The Ninth Circuit has held that an arbitration agreement that required employees to bring claims in “separate proceedings”, thereby prohibiting class and collective actions, violated the employees’ right to engage in concerted activity under the NLRA.
The 7th Circuit has found that a company's arbitration agreement, which prohibits employees from participating in “any class, collective or representative proceeding,” violated the employees’ right to engage in concerted activity under the NLRA.
On May 16, 2016, the Supreme Court issued its long-awaited opinion in Spokeo, Inc. v. Robins, a case raising the procedural question whether any and all violations of a federal statute are sufficient for a plaintiff to file a lawsuit in federal court.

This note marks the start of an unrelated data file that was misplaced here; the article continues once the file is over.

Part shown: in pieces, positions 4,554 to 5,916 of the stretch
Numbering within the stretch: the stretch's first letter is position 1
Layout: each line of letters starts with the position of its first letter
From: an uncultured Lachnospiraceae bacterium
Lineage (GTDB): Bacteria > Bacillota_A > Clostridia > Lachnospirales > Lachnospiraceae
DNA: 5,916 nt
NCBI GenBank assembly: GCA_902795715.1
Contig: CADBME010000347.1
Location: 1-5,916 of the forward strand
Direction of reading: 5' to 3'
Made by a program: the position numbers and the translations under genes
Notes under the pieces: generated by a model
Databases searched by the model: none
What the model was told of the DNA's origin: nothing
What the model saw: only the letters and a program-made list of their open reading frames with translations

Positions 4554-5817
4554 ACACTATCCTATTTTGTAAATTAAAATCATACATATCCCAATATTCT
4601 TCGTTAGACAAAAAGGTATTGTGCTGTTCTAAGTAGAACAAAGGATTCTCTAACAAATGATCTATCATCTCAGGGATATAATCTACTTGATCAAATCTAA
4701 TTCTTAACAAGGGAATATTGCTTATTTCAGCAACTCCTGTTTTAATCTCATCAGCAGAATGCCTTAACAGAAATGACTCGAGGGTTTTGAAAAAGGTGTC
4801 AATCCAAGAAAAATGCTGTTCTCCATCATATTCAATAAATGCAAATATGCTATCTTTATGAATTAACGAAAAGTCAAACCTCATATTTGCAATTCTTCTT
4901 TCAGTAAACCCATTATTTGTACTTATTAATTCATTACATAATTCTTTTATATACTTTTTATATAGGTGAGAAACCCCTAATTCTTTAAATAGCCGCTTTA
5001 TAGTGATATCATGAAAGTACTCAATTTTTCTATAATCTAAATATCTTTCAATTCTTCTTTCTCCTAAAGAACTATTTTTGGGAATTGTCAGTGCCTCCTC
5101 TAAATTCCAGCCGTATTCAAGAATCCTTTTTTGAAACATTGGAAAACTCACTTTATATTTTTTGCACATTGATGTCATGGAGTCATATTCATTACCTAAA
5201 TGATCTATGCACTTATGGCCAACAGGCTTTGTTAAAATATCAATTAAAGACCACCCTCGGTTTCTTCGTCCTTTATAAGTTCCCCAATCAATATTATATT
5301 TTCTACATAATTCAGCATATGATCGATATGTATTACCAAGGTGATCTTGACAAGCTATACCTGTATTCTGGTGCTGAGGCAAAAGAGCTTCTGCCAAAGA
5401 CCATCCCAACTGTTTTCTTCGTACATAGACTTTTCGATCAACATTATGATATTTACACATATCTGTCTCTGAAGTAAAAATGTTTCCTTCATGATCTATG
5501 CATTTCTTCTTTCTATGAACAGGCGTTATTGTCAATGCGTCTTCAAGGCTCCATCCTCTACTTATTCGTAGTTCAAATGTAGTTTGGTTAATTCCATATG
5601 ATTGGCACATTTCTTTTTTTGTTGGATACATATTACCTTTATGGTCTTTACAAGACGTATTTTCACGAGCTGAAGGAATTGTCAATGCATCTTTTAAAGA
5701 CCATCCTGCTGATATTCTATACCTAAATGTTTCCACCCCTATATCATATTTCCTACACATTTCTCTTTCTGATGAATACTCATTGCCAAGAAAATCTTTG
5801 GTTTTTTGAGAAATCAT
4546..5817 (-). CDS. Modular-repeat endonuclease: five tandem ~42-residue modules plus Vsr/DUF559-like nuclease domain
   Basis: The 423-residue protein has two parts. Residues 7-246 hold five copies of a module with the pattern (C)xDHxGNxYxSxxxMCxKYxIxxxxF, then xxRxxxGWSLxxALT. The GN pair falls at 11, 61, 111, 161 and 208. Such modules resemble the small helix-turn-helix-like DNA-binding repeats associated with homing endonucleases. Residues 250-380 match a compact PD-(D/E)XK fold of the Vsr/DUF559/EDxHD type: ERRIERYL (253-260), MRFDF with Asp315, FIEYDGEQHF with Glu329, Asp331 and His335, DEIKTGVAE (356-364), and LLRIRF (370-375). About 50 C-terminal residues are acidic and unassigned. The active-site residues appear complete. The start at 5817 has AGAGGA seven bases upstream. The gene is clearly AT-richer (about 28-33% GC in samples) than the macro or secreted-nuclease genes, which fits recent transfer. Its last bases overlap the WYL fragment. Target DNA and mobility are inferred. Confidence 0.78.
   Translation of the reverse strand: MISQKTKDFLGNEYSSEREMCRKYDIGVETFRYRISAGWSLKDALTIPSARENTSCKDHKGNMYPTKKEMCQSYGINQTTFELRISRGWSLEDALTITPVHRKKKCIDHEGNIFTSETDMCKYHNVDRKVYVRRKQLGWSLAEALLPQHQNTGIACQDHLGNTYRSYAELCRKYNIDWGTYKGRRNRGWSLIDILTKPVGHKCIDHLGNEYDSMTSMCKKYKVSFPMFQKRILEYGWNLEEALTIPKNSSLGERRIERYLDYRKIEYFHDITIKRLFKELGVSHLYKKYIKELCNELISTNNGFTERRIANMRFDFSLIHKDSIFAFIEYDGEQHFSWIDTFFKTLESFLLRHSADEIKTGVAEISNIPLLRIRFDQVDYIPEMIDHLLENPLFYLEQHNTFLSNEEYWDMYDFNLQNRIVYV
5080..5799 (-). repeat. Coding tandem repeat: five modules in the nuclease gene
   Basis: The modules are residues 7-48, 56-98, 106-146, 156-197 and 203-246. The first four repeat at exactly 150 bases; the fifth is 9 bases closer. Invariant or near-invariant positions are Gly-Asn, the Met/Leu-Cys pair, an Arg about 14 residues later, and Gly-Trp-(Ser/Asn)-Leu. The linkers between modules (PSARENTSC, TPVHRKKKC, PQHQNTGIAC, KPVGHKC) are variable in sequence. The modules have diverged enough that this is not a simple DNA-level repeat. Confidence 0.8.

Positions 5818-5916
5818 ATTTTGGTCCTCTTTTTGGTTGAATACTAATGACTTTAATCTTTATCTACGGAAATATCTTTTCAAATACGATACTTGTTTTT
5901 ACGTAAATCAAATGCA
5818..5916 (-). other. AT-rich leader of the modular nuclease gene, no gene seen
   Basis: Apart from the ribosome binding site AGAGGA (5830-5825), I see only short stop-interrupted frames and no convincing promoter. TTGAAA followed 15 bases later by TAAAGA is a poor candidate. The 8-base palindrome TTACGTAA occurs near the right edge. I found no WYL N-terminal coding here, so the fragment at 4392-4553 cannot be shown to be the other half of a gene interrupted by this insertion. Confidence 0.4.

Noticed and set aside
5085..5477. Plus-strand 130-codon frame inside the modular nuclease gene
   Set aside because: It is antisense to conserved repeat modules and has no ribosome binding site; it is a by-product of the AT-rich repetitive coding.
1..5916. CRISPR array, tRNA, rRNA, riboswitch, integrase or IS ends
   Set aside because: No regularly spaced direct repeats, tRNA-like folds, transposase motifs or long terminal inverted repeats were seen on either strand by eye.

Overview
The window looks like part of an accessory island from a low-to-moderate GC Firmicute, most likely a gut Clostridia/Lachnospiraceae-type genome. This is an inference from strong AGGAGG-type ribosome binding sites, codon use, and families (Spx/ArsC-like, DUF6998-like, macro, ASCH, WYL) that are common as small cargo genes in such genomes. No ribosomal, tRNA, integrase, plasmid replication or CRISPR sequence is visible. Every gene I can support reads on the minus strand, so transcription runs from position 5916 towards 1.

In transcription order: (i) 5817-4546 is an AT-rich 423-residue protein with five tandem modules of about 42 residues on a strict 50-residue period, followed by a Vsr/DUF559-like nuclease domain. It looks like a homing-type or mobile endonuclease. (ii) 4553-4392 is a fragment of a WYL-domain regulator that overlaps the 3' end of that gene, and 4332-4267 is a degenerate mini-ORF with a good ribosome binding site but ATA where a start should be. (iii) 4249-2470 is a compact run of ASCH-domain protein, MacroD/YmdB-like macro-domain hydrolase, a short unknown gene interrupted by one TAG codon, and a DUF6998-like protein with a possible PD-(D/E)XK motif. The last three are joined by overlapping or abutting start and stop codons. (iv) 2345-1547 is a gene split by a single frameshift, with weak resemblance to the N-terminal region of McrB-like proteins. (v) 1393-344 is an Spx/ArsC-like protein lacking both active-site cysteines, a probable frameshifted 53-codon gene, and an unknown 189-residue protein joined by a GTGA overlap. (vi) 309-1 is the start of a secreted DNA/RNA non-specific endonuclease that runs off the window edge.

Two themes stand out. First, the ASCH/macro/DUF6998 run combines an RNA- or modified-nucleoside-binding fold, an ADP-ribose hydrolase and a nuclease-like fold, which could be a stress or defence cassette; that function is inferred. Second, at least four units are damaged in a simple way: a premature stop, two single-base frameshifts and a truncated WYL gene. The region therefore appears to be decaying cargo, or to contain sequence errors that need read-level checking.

In concluding that the proper standard for certifying FLSA collective actions is whether the plaintiffs are "similarly situated," the 6th Circuit ruled that the application of the stricter Rule 23 class action standard was inappropriate.
There seems to be no end in sight to the standoff between the NLRB and at least a majority of the federal courts over the legality of arbitration agreements that require employees to waive the right to lead or participate in class or collective actions.
A recent Supreme Court decision indicates it will not necessarily accept a state court’s claim that generally applicable principles of contract law preclude enforcement of an agreement governed by the FAA.